Gov. David Ige plans to impose furloughs for members of “most bargaining units” starting in November and borrow $750 million to help the state navigate the budget crisis triggered by the pandemic, according to the administration’s new financial plan.
The document does not provide specifics, but it notes that the spending plan incorporates “estimated labor cost savings from an approximately 10% furlough from fiscal years 2021 to 2024.” That generally translates to one unpaid day off every two weeks.
The outline of Ige’s latest spending plan also defers hundreds of millions of dollars in payments the state was scheduled to make to the Employer-Union Health Benefits Trust fund this year.
The state will pay the health insurance premiums for public worker and retiree coverage, but does not plan to set aside $388 million it was supposed to bank this year to cover the cost of future public worker health benefits, according to the new budget plan.
The new financial plan is an attempt to cope with a budget crisis triggered by the collapse in state tax collections as the tourism industry and other segments of the economy shut down last spring. The administration must close a budget shortfall that was estimated to total $2.3 billion for last year and the current fiscal year that began July 1.
Ige has said very little publicly about how he plans to navigate the fiscal crisis, but new details were included in an official statement the administration provided in support of a $995 million bond issuance earlier this month.
The governor has said he hopes the federal government will step in to provide cash support to state and local governments so that pay cuts or furloughs won’t be necessary, but that hasn’t happened yet. Negotiations between Republicans and Democrats over a new COVID-19 relief package have stalled in Congress.
The furloughs are an extremely sensitive subject, particularly in an election year. Ige told representatives of the politically powerful state public worker unions in April that he planned to impose public worker pay cuts or furloughs, but later walked back that proposal by announcing there was no “immediate” need for pay reductions.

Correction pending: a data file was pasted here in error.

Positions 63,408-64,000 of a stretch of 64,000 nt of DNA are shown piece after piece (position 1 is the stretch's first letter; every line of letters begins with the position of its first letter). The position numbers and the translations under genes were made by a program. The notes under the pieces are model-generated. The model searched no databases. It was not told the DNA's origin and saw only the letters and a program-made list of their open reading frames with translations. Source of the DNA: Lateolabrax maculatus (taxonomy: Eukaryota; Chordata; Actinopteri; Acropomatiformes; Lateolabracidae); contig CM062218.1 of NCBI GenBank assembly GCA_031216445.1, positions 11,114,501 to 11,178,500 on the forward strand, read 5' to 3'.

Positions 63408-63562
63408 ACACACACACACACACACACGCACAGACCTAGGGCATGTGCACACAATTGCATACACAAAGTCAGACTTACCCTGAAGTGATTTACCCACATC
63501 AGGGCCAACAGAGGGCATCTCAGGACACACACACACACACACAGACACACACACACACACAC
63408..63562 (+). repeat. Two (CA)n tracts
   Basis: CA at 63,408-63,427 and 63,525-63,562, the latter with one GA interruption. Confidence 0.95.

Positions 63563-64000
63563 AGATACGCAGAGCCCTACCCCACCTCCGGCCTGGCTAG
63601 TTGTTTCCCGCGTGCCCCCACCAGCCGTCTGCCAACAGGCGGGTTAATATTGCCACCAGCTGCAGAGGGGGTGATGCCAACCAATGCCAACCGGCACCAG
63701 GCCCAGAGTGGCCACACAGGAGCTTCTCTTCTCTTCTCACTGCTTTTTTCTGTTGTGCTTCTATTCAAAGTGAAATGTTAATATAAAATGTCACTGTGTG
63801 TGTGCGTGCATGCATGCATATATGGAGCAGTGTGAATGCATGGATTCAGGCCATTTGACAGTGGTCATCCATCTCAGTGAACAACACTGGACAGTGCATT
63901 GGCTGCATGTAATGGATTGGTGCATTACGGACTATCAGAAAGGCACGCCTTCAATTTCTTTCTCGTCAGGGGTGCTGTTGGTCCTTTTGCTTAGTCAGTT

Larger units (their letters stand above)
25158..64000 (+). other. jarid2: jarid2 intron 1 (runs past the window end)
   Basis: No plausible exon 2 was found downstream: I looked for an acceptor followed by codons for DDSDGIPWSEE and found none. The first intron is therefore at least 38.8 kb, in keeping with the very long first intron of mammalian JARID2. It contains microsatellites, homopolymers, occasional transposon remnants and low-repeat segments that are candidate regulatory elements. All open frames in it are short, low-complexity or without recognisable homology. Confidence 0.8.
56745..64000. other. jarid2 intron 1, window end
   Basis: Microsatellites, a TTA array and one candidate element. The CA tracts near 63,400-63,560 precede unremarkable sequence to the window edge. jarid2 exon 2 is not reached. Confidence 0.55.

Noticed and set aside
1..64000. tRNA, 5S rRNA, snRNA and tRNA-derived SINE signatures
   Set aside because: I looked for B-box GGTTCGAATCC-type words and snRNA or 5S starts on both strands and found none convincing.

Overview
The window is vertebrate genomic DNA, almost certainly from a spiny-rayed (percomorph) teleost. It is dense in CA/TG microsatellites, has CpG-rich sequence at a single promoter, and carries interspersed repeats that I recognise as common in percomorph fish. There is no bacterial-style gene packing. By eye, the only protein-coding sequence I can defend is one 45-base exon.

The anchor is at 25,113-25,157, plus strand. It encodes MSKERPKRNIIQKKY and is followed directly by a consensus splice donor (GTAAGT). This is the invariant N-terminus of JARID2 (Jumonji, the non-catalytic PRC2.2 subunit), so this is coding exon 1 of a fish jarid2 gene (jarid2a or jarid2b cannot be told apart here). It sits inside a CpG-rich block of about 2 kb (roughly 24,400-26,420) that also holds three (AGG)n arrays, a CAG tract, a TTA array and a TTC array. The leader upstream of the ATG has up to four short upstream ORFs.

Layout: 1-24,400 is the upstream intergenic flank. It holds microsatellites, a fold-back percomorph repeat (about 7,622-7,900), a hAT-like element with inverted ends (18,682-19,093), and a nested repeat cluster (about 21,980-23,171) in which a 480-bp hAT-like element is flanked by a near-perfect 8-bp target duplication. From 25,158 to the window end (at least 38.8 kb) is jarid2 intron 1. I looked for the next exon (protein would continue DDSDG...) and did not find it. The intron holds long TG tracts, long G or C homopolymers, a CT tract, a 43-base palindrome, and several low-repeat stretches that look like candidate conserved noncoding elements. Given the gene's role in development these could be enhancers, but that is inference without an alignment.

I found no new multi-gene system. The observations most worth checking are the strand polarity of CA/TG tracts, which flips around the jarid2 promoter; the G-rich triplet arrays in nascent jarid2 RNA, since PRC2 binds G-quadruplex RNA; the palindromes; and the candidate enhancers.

There has been little public discussion about furloughs since then, and state lawmakers went so far as to appropriate more than $200 million in general and special funds in the midst of the pandemic this year to fund raises for tens of thousands of public workers.
Ige’s plan for furloughs that would begin in November comes to light just a week after the primary election, and suggests the state will claw back some of the money that was appropriated for raises. Ige is in the middle of his second and final term as governor but the entire 51-member House and roughly half the Senate are up for election.
Ige was unavailable Monday to discuss the specifics of the furlough plan or explain which public worker unions would be affected, but issued a statement through a spokeswoman noting that “the state is facing a $2.3 billion revenue shortfall, and we continue to look at all options for managing the significant gap. Reducing labor expenses remains the option of last resort.”
Representatives of the Hawaii State Teachers Association and the Hawaii Government Employees Association did not immediately respond to requests for comment Monday.
Lawmakers authorized the Ige administration to spend up to $183 million from the Hawaii Hurricane Relief Fund to help balance the budget, but the outline of the financial plan explains that Ige does not plan to spend that money yet.
“However, this is subject to change, and use of the funds in the HHRF may be required in the future,” according to the plan.
Senate Ways and Means Chairman Donovan Dela Cruz said it is “probably wise” for Ige to assume that there will be no major federal aid forthcoming to bail out state and local governments.
“It’s better to be more conservative than to assume it’s coming, and (then) it doesn’t,” he said.
However, Dela Cruz said across-the-board cuts such as large-scale furloughs may limit the state’s ability to address Hawaii’s social service needs in the months ahead.
“You don’t want human services, child protective services, senior services, health care services — that’s not where you want to cut,” he said. “I think the stress is going to be extremely high, it already is. … That’s why it has to be strategic cuts.”
“I still think we should be pushing economic development to supplant tourism dollars,” Dela Cruz said, including development of the agriculture, technology and health care industries.
“It’s not the fact that it’s going to help us now, but we don’t know how long this is going to last, and we’ve got to create revenue somehow,” Dela Cruz said.
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